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tv   Countdown to the Closing Bell  FOX Business  September 6, 2013 3:00pm-4:01pm EDT

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liz: good afternoon, everybody, i am liz claman. the last hour of trading. the dow and s&p still both on track for an up week. if we close around where you see me, the dallas snapped a losing streak six days in, things are looking up for the month of september so far. earlier today the dow opened up about 34 points but then took a iñ.óçy vladimir putin made remarks of the summit saying if the u.s. launched any kind of attack or strike on syria, russia will assist syria. we can only imagine wit what the two were saying to each other. the market immediately took a triple digit dive but then erase those losses in russia. families by questions about syria.
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this is what you see, big recovery. a 200-point swing in the largest intraday move on the blue-chip average in three weeks. it all started this morning, a weak jobs report which caused a small rally in the free market. investors believe it added more uncertainty to the timing of the fed's decision as to when the slowdown asset purchase program also known as tapering. the weaker the number, mostly tapering sooner. maybe we will see it later. the market action as we head into the closing bell. traders on the new york stock exchange and the nymex, so weird to see the 100 plus point dropped immediately after president putin said that and see the recovery once again the market digesting that information. >> we spoke about this last week, i think. syria is trumping everything. employment numbers are
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important, but the geopolitical events are clearly at the head of the class for the moment and i think that is describing the trade, and there are still so many unknowns as this is going on, it is just really tough for anybody to figure it out. up is always better than down, something for everybody today. but the bottom line is those smart people are sitting on the sidelines and will wait for the dust to settle. liz: headlines that would affect the market, but no sustainability, market recovered within an hour. >> it is macro risk versus macro numbers. they don't sustain 3.5% gdp numbers, but they really are worthwhile of a 2% number. while the geopolitical risk is outr there, we have the real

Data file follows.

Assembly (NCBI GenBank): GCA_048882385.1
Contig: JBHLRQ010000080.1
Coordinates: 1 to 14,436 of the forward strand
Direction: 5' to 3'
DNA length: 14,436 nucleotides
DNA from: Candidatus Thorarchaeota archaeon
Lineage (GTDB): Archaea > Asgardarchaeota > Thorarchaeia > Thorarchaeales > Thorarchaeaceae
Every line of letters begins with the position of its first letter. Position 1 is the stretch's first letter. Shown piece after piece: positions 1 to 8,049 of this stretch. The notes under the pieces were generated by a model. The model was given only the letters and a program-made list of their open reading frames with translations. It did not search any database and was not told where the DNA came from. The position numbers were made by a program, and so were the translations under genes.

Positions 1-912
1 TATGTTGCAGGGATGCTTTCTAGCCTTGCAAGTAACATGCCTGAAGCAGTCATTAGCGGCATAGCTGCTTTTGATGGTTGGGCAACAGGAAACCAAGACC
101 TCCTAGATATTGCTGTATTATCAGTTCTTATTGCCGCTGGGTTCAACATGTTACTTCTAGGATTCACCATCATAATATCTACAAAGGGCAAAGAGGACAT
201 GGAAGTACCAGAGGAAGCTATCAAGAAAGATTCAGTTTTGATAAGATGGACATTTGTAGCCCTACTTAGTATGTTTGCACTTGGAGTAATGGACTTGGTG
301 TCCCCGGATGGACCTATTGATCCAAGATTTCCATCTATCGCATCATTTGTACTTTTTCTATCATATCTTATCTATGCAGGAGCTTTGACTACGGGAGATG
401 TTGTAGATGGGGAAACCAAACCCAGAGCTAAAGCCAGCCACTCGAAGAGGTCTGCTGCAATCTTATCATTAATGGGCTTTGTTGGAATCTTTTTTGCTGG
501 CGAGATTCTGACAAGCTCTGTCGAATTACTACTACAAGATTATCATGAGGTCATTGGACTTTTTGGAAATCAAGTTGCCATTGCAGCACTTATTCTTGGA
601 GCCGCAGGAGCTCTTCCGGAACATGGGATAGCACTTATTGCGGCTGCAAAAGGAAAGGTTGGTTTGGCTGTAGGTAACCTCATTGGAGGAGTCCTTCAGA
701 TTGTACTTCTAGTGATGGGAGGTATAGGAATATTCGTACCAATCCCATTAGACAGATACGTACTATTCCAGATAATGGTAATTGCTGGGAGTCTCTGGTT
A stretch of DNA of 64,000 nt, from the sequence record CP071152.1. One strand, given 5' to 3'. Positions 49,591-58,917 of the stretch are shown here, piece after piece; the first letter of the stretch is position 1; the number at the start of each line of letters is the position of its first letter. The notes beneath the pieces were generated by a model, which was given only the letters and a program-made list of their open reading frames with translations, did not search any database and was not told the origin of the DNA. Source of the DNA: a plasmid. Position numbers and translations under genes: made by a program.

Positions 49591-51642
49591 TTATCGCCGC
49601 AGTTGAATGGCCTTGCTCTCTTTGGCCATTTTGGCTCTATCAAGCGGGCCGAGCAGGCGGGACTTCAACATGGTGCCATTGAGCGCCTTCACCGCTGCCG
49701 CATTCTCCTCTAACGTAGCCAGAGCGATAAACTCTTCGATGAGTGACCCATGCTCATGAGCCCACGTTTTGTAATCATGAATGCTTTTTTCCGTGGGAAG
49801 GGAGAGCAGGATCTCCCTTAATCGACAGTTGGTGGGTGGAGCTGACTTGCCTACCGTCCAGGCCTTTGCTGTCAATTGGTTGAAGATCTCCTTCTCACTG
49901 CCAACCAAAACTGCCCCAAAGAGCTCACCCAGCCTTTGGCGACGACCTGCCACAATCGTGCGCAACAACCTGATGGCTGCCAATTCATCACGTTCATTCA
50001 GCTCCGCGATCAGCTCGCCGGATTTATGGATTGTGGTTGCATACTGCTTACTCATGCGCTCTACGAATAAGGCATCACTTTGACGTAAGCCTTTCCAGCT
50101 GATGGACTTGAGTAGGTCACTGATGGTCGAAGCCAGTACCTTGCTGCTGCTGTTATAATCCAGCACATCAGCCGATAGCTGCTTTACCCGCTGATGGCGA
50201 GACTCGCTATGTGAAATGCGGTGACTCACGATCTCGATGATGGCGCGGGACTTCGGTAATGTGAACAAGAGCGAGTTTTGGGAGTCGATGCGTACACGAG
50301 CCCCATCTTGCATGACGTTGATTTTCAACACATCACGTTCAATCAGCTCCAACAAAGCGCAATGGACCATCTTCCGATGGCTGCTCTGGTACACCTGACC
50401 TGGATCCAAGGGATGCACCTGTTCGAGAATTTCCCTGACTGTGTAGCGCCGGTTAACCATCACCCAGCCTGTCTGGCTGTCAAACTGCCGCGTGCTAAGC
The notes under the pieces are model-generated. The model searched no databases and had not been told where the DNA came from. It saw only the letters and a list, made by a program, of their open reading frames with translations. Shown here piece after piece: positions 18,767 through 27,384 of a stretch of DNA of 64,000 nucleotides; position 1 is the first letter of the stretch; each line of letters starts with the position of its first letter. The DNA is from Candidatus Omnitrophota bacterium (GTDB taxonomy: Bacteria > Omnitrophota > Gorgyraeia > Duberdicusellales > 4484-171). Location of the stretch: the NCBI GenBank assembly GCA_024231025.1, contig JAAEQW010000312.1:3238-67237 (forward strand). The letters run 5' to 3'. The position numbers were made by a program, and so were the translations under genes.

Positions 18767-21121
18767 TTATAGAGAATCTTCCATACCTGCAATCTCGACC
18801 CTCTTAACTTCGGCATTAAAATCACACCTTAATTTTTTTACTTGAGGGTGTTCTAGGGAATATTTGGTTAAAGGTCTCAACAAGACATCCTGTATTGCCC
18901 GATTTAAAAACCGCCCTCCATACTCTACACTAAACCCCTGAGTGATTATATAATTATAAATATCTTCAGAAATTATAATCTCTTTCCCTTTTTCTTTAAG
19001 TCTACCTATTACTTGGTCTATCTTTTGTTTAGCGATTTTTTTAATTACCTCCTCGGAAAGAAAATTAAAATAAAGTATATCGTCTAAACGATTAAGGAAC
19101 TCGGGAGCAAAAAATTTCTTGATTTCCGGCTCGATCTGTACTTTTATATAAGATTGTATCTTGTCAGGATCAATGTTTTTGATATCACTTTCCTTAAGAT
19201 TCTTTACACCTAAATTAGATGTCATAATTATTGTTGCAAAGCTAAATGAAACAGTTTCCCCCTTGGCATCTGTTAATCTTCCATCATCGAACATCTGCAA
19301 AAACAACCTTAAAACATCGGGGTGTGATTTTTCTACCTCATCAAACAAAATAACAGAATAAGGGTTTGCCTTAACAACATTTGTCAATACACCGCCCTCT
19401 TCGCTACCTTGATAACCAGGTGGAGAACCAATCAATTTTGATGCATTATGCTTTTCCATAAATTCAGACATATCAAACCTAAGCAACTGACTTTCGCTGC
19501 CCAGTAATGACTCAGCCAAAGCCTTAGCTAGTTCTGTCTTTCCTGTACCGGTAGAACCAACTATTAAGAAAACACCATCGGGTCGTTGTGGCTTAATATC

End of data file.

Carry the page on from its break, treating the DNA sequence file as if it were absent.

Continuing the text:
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possibilities the obama request doesn't pass the house later next week. i think investors are right to be off. one last observation, the vix did not respond to well to the equities, so there's a little bit of that left. liz: there it is on the screen, hit earlier a couple days ago. saying that we will continue our sales to them, our managing editor jumped in and started looking at all of the dow components. only one at that time was the aluminum company. five are negative, this does not change anything when it comes to >ígeolwi]i!v